Published in 2014 by The St. Ignace NewsDownload PDF
Virginia Olmstead, who many in St. Ignace will recall for her service as the city clerk for 24 years, will reach her 100th birthday August 31. She still lives by herself in the little white house near the county courthouse in St. Ignace where she was born and grew up. She enjoys working with her hands and made all of the blankets, doilies, and throw pillows in her cozy living room. Mrs. Olmstead also enjoys her independence. She only relies on people to drive her places, as she gave up her car three years ago owing to difficulties with her eyesight.
Her work with the city ended with her retirement in 1978, but today she remembers it all clearly and recounts it with humor and insight.
Mrs. Olmstead didn’t initially want the job of city clerk because she didn’t want to get involved in politics. But people in town and her high-school-aged son, Don, eventually persuaded her to apply. She took a scrap of paper and wrote, “Please consider me for position of city clerk,” and handed it to the mayor.
“And that was it,” she said. “When they told me I was appointed, it was a Thursday and I said, ‘Well, I’ll see you on Monday,’ but they said, ‘No! We need someone tomorrow!’ It was payday, you see, and they couldn’t send out checks without the clerk’s signature.”
The year was 1954 and Mrs. Olmstead went to work as the city’s chief financial officer. She served for 24 years and has the distinction of being the only clerk never voted in or out of office. The role became a hired position with the 1970 charter.
“I probably never would have taken the job if I’d realized how immense the responsibilities are,” she said. “And we did it all without a computer!”
She issued birth certificates and sold marriage licenses, tasks which now are performed by the county, and she single-handedly managed all elections and maintained all official records.
She saw her role as important to maintaining the ideas spelled out in the city charter. She repeatedly referred to the inch-thick book containing the St. Ignace fourthclass city charter and she says she held the council accountable to it.
“If they would contradict me, I just read where I got my answers,” she said. “It was the law and they respected that. They might not have always liked it, but they respected it.”
Sometimes, she would copy entire pages and line them on the table in front of her before council meetings even started, knowing that they’d question her.
Mrs. Olmstead also oversaw the transition from a strict two-party city government system, the acceptance of the 1970 charter, and even the use of voting machines. She kept one in her office to demonstrate how it worked and even brought it around to various club and association meetings, hoping to overcome the public’s initial resistance.
All of the changes she oversaw during her service put Mrs. Olmstead in a good position to help others navigate them, as well. She recently received a card from Ronald W. Walker, mayor from 1969 to 1973, thanking her for all the help she gave him while he was in office.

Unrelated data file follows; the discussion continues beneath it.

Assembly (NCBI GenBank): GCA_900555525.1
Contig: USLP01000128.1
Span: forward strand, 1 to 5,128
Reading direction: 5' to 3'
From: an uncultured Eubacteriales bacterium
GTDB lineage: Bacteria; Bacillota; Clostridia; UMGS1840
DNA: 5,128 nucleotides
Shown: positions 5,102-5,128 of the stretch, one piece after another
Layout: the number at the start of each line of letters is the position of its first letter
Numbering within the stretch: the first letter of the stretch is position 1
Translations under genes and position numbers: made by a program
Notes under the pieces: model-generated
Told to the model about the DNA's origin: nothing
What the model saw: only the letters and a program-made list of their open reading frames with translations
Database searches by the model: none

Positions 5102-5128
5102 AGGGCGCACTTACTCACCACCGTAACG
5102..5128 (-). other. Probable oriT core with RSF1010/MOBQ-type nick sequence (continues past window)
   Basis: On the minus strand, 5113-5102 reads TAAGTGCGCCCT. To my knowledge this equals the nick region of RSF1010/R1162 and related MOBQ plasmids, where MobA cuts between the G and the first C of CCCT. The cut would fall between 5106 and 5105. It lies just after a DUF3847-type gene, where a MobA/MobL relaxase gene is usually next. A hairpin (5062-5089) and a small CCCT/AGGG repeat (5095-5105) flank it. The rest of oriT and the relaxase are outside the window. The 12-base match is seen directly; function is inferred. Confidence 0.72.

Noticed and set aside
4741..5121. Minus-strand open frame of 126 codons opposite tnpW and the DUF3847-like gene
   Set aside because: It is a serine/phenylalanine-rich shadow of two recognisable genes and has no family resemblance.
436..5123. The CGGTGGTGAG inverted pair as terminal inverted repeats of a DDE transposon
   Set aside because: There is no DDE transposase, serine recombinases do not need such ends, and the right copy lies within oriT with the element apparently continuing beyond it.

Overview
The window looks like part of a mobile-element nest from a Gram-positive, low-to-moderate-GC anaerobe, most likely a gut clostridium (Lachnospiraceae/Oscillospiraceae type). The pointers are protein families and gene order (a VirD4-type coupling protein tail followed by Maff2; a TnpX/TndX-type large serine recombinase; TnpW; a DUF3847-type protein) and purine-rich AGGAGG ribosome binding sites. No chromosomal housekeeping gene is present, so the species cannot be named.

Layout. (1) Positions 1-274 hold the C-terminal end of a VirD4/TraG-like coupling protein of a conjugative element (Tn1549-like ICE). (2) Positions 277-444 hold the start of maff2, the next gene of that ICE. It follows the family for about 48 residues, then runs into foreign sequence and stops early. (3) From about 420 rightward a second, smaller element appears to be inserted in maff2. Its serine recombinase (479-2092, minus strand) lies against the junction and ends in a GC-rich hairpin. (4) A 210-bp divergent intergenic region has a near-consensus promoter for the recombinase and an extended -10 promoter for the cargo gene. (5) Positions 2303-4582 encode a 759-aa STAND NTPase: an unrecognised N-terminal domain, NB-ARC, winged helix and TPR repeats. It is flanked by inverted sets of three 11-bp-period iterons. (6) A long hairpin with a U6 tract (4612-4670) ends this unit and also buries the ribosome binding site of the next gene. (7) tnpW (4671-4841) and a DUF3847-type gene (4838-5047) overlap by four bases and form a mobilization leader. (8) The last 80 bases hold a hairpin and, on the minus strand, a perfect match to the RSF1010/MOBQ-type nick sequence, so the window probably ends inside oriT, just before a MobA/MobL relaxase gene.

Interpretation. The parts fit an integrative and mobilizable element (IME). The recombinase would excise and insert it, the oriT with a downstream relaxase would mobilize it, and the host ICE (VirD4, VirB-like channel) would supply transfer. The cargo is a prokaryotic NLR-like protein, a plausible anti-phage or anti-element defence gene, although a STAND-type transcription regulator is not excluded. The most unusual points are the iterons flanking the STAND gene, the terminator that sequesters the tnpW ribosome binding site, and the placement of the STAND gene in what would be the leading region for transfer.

When she couldn’t help someone as clerk, but could help as a private citizen, she would.
“I just loved it, working with everybody, trying to help them,” Mrs. Olmstead said.
She retired at the age of 64.
“And all the things I like to do, I did,” she said. She quilted, crocheted, knit, gardened, picked berries, played cards with friends and spent time with her family — at that point, divided between St. Ignace and Seattle, Washington.
“I was free to do whatever I wanted, go wherever I wanted,” she said. “When I was working, I couldn’t enjoy my little grandchildren, but once I retired I was able to be with them for everything. Every event, I was there.”
“She’s just always been really strong, independent woman, and such a kind person,” said her granddaughter,
Jacquie Evans. “She’s impacted a lot of people and, for us, she’s just been a powerhouse for our family, just a great presence.”
Mrs. Olmstead’s husband, Ora, is deceased, as are her two sons, John Oran and Donald, and her eldest grandchild, Donald Jr. Her daughterin law, Zoe, lives in St. Ignace.
Mrs. Olmstead has four living grandchildren, Gilbert, Timothy, Jacquie Evans, and David; 10 great-grandchildren, Andrew, Michael, Josh, Ben, Mathew, Amy Sault, Sarah, Kristen McBride, Oliver, and Aidan, and two greatgreat grandchildren, Rachel and Wyatt. Another great-great grandchild is expected to arrive in early September.
Family members live in Washington,
Texas, Illinois, North Carolina, and Michigan, and most returned to St. Ignace to celebrate her 100th birthday with her August 10. They met in the basement of St. Ignatius Loyola Church, where a surprise party was held for family and friends. There was chocolate cake, vanilla ice cream, and a pink metallic “Happy Birthday” tiara for Mrs. Olmstead. She was happy to see so many family members there and spend time with them throughout the following week.
“I have a beautiful family who loves me and who I enjoy very much,” Mrs. Olmstead said. “God has been very good to me and I’ve had many wonderful years full of blessings.”